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A review by Elizabeth Falcón
Elizabeth is the Poetry Center's Education Intern. She is also a poet, MFA student, teaching artist, and a mother of two.
I recently sat down with my kids (ages 2 and 4) to watch the HBO Classical Baby's The Poetry Show, not really knowing what to expect. What we found was a half-hour introduction to the essence of poetry, hosted by young children, who, in addition to introducing poems from William Shakespeare to Robert Frost, also explicate the poems with accessible, insightful observations.
by Laynie Browne & Benjamin and Jacob Davidson
Laynie Browne is the author of eight collections of poetry, most recently The Desires of Letters (Counterpath Press, 2010). She is Elementary Education Coordinator for the Poetry Center and is currently developing an interdisciplinary outreach program to connect scientists and writers at University of Arizona and in the greater Tucson community.
Benjamin Davidson just finished 5th grade. His hobbies include writing, fossil hunting and spending time with his pet rabbit, Bunny Bunkins.
Jacob Davidson just finished 3rd grade. He loves math, bionicles, mechanical pencils, drawing and writing adventure and science fiction stories and comics. He also likes to take apart machines.
Interview by Sol Davis
Sol: As a child at a recent birthday party asked after being released from the coils of your tale spinning: "How do you remember the stories?" In other words, what is your process for storytelling?
Jordan: My process is pretty straightforward--I read or hear a story, and then I try to tell it to someone (anyone!). If it's written, I might read it again, but the best way for me to remember it is simply to tell it, as much as possible. I have a pretty good memory, so that helps. But more importantly is the fact that remembering stories is NOT the same as memorizing, as people often think. Rather, it is more akin to remembering life experiences. For the most part, people don't have to work to remember remarkable things that have happened to them in their life (or their day yesterday)--it simply happens, and when someone asks, "How was your day?" you don't think twice before telling the story of whatever happened. In the same way, if one imagines a story vividly enough (whether through hearing it, reading it, or seeing it performed), then it almost becomes like one's own memories, and simply telling the story becomes as natural as telling a friend what happened to you the other day.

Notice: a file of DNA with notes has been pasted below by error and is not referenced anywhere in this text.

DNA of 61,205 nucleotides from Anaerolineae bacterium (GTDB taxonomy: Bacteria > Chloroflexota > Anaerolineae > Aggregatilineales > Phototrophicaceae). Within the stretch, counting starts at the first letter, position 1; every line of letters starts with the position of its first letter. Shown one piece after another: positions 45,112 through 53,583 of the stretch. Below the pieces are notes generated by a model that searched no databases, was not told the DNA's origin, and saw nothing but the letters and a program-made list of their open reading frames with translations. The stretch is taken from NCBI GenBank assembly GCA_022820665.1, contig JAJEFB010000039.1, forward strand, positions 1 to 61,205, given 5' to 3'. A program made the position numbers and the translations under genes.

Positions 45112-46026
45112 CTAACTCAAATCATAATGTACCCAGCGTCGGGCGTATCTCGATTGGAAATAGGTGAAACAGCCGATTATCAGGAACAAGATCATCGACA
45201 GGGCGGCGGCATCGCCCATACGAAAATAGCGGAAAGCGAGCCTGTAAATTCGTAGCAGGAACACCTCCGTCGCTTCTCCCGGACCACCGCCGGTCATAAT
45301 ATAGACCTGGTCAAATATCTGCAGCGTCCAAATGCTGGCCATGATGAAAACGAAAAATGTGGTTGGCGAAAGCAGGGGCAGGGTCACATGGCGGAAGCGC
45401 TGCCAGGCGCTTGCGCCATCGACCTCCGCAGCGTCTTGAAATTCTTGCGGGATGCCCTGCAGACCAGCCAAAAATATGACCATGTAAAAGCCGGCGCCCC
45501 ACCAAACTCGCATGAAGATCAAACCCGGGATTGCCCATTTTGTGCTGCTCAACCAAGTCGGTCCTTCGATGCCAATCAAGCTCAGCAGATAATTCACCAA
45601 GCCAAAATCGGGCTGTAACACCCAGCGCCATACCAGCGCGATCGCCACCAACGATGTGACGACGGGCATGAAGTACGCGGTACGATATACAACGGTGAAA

Colleen Burns is a volunteer and avid supporter of the Poetry Center. She and her granddaughter Anika are Poetry Joeys regulars and they spend quite a bit of time writing together.
About writing with Anika, Collen says:
Children Anika's age (3-7) have rich imaginations and large vocabularies that can construct sophisticated stories if the physical act of writing doesn't get in the way. When children are asked to 'write' a story using an unwieldy pencil and unruly paper, this sheer physical act of writing slows down and sometimes can stop a story altogether.